Live Review: The Wombats
November 2, 2009, 9:05 pm
Filed under: Live Reviews


The Wombats
Mandela Hall
27th May 2008

It’s a school night alright, there’s hundreds of the buggers; grade eleven to thirteen adolescents crawling over each other like day old Labradors with day-glo collars. Indie Villains or ingenious kitche-popsters, whatever your opinion is of The Wombats’, their brand of mild, rudimentary indie-dance seems to please the kids. Under the sweat-dripping Mandela Hall ceiling a teen brawl bubbles maniacally, very much so ‘celebrating the irony’, because the Wombats are just a joke that just isn’t funny.

At odds with their image as cheeky perma-grinning scamps, the threesome are wordless and dour. There’s an indifference to their performance which is maddening when you consider that they’re just the latest in a long line of drama-school-derived Indie fabrications to be routinely out-charmed by the bouncer team. In the eyes of this curmudgeonly writer they’re lucky to be on a stage at all. Not that the kids are bothered, wigging-out to every particle of the joyless, 2-bit banality from opener ‘Kill The Director’ right through to the odiously self-conscious ‘Moving To New York’ .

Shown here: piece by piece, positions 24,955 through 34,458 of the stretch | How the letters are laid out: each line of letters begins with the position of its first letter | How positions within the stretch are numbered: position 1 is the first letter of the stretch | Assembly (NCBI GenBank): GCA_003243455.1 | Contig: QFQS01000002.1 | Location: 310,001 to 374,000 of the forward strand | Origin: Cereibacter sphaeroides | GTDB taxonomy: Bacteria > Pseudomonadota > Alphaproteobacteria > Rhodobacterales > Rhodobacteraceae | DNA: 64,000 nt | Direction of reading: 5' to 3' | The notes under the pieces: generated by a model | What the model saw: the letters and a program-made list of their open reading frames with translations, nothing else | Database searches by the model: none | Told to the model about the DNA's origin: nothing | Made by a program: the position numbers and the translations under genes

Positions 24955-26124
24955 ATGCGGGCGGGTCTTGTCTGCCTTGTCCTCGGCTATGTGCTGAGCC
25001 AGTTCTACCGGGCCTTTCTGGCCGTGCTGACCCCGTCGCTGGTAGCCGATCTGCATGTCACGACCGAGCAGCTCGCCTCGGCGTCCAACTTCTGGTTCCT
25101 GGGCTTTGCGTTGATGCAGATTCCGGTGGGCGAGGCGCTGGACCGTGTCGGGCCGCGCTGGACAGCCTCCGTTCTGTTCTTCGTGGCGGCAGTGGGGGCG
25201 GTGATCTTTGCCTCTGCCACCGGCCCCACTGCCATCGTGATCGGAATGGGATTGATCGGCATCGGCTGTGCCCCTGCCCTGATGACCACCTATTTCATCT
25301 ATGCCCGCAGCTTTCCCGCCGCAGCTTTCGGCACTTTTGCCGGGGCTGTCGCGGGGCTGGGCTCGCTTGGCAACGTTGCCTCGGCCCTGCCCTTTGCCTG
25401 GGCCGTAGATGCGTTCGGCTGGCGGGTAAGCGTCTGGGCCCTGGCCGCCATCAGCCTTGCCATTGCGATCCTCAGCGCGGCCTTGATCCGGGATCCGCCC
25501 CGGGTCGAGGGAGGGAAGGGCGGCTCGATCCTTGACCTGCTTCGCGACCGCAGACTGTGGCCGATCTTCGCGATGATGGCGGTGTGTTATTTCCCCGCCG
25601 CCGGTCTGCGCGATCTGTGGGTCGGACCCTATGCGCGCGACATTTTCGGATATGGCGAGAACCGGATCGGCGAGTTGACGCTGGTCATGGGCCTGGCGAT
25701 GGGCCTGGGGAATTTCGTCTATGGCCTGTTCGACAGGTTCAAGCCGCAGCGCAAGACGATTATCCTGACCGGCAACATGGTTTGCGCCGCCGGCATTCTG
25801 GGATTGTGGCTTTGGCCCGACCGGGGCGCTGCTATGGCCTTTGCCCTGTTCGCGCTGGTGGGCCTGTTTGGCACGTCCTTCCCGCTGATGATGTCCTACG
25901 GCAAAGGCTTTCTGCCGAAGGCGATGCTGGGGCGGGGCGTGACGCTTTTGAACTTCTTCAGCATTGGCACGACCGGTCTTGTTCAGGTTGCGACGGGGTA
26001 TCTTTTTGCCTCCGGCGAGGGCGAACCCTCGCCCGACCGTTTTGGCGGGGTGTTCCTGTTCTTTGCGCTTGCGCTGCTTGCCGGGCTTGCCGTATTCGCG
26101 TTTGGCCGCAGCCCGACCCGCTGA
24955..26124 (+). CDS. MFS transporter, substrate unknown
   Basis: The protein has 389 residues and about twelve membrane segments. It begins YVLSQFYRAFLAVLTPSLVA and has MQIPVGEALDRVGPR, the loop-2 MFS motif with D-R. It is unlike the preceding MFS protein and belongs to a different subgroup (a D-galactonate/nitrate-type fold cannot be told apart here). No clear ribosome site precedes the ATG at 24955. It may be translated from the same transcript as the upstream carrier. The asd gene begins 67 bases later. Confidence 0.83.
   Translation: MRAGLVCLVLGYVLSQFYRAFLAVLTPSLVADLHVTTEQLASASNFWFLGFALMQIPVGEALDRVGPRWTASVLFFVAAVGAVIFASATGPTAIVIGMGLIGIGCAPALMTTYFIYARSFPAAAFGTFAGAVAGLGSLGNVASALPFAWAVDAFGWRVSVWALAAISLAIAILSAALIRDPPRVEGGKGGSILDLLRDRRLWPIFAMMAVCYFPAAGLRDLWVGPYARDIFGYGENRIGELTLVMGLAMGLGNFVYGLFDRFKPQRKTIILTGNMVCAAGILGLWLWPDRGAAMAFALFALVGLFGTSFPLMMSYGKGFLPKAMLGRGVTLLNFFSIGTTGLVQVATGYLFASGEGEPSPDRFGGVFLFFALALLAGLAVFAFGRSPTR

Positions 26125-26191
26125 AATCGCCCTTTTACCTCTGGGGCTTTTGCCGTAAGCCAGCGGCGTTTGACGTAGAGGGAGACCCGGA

The catchy / repetitive/ cynically ingratiating ‘Backfired At The Disco’ heralds in total anarchy with the exploding aneurysm of a song granted extra bulk by the Mandela’s acoustics.

Its the plain injustice that The Wombats pull such a huge turnout while the glut of excellannt bands that visit our capital these days play to crowds of 20. The power of daytime airplay Ladies and Germs. What’s worse is the headless mania and the false idolism heaped on them by tonight’s rapturous crowd. I suppose kids are forgiving like that though if their able to bounce on their friends shoulders and sip at a coke bottle of Southern Comfort in the safety of the hormonal throng.

Truly a repugnant shit-stain on our Noughties experience, if the Liverpudlians think that filling repetitive, facsimile pop songs with a little self-referencing fools anyone over the mental age of 21 into thinking they are clever and subversive, they’re way off the mark.

The last tune is as Matthew Murphy informs us ‘a new one’ which makes a mockery of the idea, being that it’s more of the same flimsy patchwork of practiced frivolity that’s as much fun as a skin graft. It’s entitled ‘Packed My Bags To Leave’. What you waiting for Matthew?

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